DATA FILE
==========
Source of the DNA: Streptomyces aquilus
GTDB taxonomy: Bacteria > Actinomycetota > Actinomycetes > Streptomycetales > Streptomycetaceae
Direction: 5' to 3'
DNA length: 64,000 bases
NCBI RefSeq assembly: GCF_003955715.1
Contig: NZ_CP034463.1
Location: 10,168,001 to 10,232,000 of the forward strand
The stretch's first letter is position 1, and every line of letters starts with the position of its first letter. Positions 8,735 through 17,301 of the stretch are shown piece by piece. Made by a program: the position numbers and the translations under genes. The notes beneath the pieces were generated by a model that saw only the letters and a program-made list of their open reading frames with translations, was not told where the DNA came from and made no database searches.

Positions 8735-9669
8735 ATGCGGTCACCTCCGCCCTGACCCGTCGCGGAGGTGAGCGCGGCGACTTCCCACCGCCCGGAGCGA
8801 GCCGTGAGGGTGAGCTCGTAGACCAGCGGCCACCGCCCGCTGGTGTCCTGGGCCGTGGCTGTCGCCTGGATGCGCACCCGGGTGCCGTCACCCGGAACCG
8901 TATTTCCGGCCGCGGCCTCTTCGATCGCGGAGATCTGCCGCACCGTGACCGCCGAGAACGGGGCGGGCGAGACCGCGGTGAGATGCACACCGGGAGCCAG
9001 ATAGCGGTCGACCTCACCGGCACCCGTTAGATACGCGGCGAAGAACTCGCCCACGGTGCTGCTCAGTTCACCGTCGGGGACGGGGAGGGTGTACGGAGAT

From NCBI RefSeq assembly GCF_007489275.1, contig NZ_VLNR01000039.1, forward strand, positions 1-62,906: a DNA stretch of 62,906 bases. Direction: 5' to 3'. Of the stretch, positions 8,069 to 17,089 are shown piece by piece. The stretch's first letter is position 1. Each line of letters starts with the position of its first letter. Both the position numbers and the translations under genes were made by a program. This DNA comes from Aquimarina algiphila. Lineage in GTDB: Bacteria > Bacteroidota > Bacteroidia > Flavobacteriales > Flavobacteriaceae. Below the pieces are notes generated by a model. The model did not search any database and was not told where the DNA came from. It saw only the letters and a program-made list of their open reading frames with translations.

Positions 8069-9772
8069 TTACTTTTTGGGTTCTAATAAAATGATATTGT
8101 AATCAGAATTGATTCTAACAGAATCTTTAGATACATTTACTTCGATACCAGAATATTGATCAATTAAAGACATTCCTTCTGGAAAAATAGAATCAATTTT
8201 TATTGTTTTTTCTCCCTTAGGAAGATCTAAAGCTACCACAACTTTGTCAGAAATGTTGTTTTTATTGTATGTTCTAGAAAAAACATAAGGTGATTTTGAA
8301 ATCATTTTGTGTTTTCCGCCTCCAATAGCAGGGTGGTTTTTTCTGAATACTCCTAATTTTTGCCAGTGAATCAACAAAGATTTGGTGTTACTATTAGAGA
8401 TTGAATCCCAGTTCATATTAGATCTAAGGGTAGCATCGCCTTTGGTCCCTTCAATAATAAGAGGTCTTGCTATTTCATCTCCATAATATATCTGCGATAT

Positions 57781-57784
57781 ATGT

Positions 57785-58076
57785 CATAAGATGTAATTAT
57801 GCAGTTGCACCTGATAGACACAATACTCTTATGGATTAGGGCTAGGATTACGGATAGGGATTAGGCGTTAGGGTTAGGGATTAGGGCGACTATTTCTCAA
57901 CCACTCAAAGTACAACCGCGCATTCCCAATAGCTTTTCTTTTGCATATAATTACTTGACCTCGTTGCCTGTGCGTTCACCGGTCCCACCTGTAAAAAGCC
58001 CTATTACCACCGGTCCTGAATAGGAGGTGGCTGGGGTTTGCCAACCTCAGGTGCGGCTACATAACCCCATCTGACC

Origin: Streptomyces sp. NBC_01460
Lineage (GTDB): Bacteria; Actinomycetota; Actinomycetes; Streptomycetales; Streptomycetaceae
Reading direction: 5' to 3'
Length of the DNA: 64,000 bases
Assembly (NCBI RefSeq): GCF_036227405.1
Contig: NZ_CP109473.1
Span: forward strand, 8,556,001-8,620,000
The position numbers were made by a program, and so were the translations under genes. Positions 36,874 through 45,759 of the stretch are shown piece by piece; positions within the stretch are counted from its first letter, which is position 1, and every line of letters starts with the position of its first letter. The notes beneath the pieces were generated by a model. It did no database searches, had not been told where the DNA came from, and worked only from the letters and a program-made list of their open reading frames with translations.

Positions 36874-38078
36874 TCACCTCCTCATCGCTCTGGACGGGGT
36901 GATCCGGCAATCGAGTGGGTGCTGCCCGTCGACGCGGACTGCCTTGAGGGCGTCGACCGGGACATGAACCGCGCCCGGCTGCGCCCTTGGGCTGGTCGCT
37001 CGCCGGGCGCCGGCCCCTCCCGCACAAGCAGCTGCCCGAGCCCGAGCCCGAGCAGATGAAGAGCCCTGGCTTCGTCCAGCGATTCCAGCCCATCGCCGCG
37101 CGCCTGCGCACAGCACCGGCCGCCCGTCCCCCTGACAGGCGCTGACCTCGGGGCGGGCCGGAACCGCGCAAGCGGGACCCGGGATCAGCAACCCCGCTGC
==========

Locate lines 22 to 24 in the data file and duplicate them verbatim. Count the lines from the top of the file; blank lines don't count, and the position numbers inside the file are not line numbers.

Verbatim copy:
57781 ATGT

Positions 57785-58076
57785 CATAAGATGTAATTAT